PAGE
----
Ari: Hard rock hallelujah! I might be biased, but Norway is probably my favourite metal country, and it’s been 14 years since its submitted anything metal. It’s about time. Norway’s fared rather well with the televoters in recent years, and oh my, Honningbarna would definitely continue that streak. Highly reminiscent of Hatari, this anti-Palestinian protest punk/metal group will definitely be more liked by the televoters than the juries. And they sure know how to pull off a live performance! With three electric guitarists and one cello player, they have a very unusual set of instruments, which is an… interesting gimmick. It might work. All they need is a good song, some unexpected Euro-bubble hype, and a Hatari-esque live performance. Let’s light up Rotterdam!
Poland: Golec uOrkiestra
Tom: Folk is not dead! Tulia, of course, didn’t quite make the grand final but I think Poland were still on to something and should go again and folk it up, only this time, crank it up this time with Golec uOkierstra. Golec is a Polish folk-rock group, founded in 1998 in the southern Polish village of Milówka near Żywiec by twin brothers Paweł and Łukasz Golec, after whom it is named. In March 1999, the first album was recorded in studio in Bielsko-Biala. In the following years, Golec uOrkiestra recorded several more platinum albums, becoming one of the most popular folk-rock bands in the country. This year, they partnered up with 2018 Eurovision alum and composer of this year’s Junior Eurovision anthem Gromee, on “Górą Ty” (Up You) which has already gained over 22 million hits on YouTube. If folky pop is going to work for Poland, it just might with Golec.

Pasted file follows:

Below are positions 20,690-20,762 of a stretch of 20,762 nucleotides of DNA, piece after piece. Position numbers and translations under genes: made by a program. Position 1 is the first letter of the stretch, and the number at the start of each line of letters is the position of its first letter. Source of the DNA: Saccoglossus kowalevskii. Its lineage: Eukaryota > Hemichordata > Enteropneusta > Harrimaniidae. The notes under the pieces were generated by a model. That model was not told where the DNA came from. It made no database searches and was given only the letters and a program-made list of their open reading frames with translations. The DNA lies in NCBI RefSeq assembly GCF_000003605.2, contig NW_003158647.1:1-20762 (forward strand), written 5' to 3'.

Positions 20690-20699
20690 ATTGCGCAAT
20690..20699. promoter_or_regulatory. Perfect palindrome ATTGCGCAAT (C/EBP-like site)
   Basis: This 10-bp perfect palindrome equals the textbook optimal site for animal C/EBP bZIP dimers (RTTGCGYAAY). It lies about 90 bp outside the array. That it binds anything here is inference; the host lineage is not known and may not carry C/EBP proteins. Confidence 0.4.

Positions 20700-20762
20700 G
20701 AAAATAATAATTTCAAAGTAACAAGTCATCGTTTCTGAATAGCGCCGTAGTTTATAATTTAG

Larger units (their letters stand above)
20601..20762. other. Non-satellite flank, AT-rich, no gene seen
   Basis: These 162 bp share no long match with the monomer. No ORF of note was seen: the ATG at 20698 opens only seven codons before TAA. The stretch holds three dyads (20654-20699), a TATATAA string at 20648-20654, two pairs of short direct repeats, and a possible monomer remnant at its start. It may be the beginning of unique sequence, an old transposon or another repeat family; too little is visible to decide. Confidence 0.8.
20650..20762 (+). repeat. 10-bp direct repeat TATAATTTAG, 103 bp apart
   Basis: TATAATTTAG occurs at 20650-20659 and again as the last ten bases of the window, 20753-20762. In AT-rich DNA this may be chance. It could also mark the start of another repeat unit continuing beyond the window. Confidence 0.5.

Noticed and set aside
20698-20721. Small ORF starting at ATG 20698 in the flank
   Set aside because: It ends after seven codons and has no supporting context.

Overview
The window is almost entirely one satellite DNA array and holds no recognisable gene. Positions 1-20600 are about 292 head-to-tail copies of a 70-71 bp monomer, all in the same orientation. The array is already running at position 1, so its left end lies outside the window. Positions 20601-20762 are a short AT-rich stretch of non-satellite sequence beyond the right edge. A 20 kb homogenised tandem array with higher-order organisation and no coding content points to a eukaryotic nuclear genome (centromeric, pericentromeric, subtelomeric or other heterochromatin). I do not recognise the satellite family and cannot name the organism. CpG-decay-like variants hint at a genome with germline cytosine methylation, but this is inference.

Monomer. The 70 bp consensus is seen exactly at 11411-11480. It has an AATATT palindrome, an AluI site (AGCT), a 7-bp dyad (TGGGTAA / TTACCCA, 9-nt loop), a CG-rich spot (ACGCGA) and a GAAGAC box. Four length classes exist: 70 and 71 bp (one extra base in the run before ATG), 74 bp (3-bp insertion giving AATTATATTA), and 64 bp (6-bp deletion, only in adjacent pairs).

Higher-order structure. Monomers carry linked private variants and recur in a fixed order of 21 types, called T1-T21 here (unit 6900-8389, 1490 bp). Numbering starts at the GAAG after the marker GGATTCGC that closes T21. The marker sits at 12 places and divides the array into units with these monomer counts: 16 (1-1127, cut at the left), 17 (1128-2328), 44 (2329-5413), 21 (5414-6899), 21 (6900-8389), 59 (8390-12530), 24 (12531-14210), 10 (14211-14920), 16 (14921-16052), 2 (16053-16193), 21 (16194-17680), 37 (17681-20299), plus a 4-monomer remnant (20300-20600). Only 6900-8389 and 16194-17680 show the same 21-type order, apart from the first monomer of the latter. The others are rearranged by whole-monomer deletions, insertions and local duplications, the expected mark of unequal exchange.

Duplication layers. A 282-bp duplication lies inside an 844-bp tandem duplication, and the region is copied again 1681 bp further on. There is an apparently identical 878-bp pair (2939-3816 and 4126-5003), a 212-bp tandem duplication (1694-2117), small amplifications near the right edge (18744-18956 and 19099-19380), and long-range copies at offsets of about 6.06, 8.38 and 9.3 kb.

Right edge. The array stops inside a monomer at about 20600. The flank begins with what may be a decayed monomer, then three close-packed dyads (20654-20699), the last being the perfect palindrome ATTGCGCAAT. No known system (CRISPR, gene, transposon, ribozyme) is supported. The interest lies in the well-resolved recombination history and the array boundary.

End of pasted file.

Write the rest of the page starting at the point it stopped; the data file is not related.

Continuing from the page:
Portugal: Dino D’Santiago
Felicia: A star in the making. Dino D’Santiago is the face and voice of the new Lisbon. A multicultural and diverse Lisbon that is reflected in his work. Dino navigates the wonders of electronic music and combines it with his Cape Verde roots influences. From funána to kizomba to afro-house the Portuguese star was also part of Eurovision 2018 interval act.